Last month, when the October results of the S&P CoreLogic Case Shiller Home Price Index were released, we observed that “prices since recorded by the NWMLS suggest that Seattle residential price growth may have finished 2019 on track with the +3.3 percent national average for October.” It turns out that Seattle residential prices have since outperformed even this optimistic prediction, with the index having already reached 3.3-percent year-over-year growth in November.  The Case Shiller National Composite Index has since risen from 3.3 percent in October to 3.5 percent in November 2019. (The 10-City and 20-City Indices lagged at 2.0-percent and 2.6-percent growth, respectively.) As also noted last month,
Data for November and December, subsequently posted by the Northwest Multiple Listing Service (“NWMLS”), appear to confirm that the trend will continue through the year end, bolstered by shrinking inventories in Seattle, West Bellevue, and throughout the Seattle MSA. In welcome news for condominium sellers, the latter trend is mirrored by inventory contractions in the city of Seattle and on the Eastside.
We added that among the slow-growth cities on the index, Seattle was “closing in on Miami and Washington DC.” By November, residential prices in Seattle were indeed outpacing prices in both of those cities, as well as those in New York City and Chicago (Chart A). The four-month run of year-over-year increases led Seattle home price growth to surpass that of San Francisco in August and of Los Angeles in October. As of November, Seattle residential price growth matched the rate seen in Portland the same month—likewise 3.3 percent. November year-over-year price index increases among the remaining West Coast cities were 3.9 percent for San Diego, 2.7 percent for L.A., and 0.5 percent for San Francisco—the first positive number for that city since July 2019 (Chart B).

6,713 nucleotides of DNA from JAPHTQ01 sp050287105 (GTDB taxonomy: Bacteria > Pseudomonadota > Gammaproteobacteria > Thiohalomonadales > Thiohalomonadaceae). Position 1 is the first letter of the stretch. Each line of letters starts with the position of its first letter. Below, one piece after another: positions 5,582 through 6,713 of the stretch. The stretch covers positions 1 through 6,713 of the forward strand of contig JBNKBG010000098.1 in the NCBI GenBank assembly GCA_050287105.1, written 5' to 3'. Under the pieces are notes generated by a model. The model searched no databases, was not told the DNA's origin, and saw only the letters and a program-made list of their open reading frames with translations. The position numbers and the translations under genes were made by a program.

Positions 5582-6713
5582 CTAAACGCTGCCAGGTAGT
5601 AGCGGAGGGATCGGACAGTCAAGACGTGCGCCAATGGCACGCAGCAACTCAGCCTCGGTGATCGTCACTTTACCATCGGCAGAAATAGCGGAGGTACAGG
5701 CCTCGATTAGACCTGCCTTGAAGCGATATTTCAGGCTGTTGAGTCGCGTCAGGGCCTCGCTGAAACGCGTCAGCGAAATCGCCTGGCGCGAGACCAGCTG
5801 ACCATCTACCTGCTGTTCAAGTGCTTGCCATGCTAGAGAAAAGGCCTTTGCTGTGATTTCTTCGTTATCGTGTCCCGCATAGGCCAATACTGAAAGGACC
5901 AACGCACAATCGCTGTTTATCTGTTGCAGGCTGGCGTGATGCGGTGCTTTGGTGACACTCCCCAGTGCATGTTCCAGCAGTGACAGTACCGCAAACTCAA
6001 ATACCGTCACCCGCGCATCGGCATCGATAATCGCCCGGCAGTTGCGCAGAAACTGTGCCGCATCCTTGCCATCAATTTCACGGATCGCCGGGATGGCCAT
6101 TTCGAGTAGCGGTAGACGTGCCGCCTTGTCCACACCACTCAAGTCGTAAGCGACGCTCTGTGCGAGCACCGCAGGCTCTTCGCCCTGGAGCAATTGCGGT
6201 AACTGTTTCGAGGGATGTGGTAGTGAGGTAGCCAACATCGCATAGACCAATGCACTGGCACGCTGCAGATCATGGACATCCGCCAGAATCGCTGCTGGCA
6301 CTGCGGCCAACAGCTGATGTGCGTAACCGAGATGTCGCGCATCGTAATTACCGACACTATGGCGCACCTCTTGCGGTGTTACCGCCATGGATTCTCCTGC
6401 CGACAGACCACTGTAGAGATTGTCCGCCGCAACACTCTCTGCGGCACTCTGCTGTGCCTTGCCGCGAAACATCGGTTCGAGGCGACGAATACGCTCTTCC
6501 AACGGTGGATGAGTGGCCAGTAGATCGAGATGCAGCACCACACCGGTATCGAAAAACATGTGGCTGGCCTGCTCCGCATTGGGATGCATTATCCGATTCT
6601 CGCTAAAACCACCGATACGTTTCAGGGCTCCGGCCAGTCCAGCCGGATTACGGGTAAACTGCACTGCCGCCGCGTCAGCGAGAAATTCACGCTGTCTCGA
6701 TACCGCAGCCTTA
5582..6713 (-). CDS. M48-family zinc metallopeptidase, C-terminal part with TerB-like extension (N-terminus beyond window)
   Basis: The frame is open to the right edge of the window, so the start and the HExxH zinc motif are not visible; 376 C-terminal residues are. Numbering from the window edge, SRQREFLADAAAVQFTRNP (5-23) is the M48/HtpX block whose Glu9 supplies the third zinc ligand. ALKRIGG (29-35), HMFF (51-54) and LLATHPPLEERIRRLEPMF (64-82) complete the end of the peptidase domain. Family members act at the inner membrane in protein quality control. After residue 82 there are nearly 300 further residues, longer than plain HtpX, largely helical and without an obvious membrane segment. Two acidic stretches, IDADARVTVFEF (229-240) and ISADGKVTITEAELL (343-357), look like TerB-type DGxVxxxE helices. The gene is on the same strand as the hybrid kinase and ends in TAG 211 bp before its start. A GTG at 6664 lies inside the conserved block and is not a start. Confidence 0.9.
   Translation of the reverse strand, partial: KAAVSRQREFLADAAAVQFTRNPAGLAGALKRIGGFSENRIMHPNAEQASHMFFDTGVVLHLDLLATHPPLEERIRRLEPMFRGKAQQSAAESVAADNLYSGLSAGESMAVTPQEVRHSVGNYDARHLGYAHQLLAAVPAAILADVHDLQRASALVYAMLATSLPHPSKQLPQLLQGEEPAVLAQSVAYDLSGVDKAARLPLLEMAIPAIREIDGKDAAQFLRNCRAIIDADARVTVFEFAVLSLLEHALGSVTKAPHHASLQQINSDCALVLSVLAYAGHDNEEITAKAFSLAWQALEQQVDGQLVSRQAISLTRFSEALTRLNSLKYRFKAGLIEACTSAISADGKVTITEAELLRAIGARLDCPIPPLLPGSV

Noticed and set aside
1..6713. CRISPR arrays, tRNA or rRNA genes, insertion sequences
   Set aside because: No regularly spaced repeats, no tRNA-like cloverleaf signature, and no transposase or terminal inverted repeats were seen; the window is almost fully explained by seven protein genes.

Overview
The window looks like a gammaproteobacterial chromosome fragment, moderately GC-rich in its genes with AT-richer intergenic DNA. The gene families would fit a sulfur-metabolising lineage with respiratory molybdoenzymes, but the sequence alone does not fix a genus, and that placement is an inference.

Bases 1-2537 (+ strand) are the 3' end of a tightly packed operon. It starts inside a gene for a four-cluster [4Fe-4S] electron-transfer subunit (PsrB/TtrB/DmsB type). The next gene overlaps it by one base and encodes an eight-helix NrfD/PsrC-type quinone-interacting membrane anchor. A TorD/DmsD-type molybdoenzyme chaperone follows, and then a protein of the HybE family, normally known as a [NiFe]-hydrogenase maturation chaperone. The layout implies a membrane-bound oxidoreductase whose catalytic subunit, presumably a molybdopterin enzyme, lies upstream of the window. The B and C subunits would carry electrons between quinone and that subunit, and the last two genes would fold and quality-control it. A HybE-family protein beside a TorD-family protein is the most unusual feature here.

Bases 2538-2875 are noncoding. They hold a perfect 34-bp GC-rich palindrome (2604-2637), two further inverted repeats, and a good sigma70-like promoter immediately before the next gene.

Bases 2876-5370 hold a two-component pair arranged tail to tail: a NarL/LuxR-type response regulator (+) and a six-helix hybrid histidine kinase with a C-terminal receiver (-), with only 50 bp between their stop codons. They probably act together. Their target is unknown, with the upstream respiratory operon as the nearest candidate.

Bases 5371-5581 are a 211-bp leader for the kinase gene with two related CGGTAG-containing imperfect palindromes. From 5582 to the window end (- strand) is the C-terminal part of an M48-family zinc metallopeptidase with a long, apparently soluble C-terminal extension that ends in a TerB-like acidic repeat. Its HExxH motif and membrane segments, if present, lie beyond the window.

With the aforementioned 3.5-percent increase in the National Composite Index, “The U.S. housing market was stable in November,” Craig J. Lazzara, Managing Director and Global Head of Index Investment Strategy at S&P Dow Jones Indices observed in the S&P Dow Jones press release:
As was the case last month, after a long period of decelerating price increases, the National, 10-City, and 20-City Composites all rose at a modestly faster rate in November than they had done in October. This increase was broad-based, reflecting data in 15 of 20 cities. It is, of course, still too soon to say whether this marks an end to the deceleration or is merely a pause in the longer-term trend.
For more details on the November 2019 Case-Shiller Index results, download the S&P Dow Jones Case-Shiller summary report. Check the RSIR website for notice of upcoming publication of our 2019/2020 Market Report. For details on the market implications of our reports for homes in your neighborhood, contact a local RSIR broker.
 William Hillis, “Residential Prices In Seattle Once Again Competing Nationally,” Realogics Sotheby’s International Realty, 3 January 2020.
 Published by S&P Dow Jones, the Case Shiller Index surveys resales of residential homes in the Seattle metropolitan statistical area comprising King, Snohomish, and Pierce Counties (“Seattle MSA”). The index notably does not account for condominium sales.
 “S&P CoreLogic Case-Shiller Index Continues Upward Trend for Annual Home Price Gains,” S&P Dow Jones Indices, New York, 28 January 2020.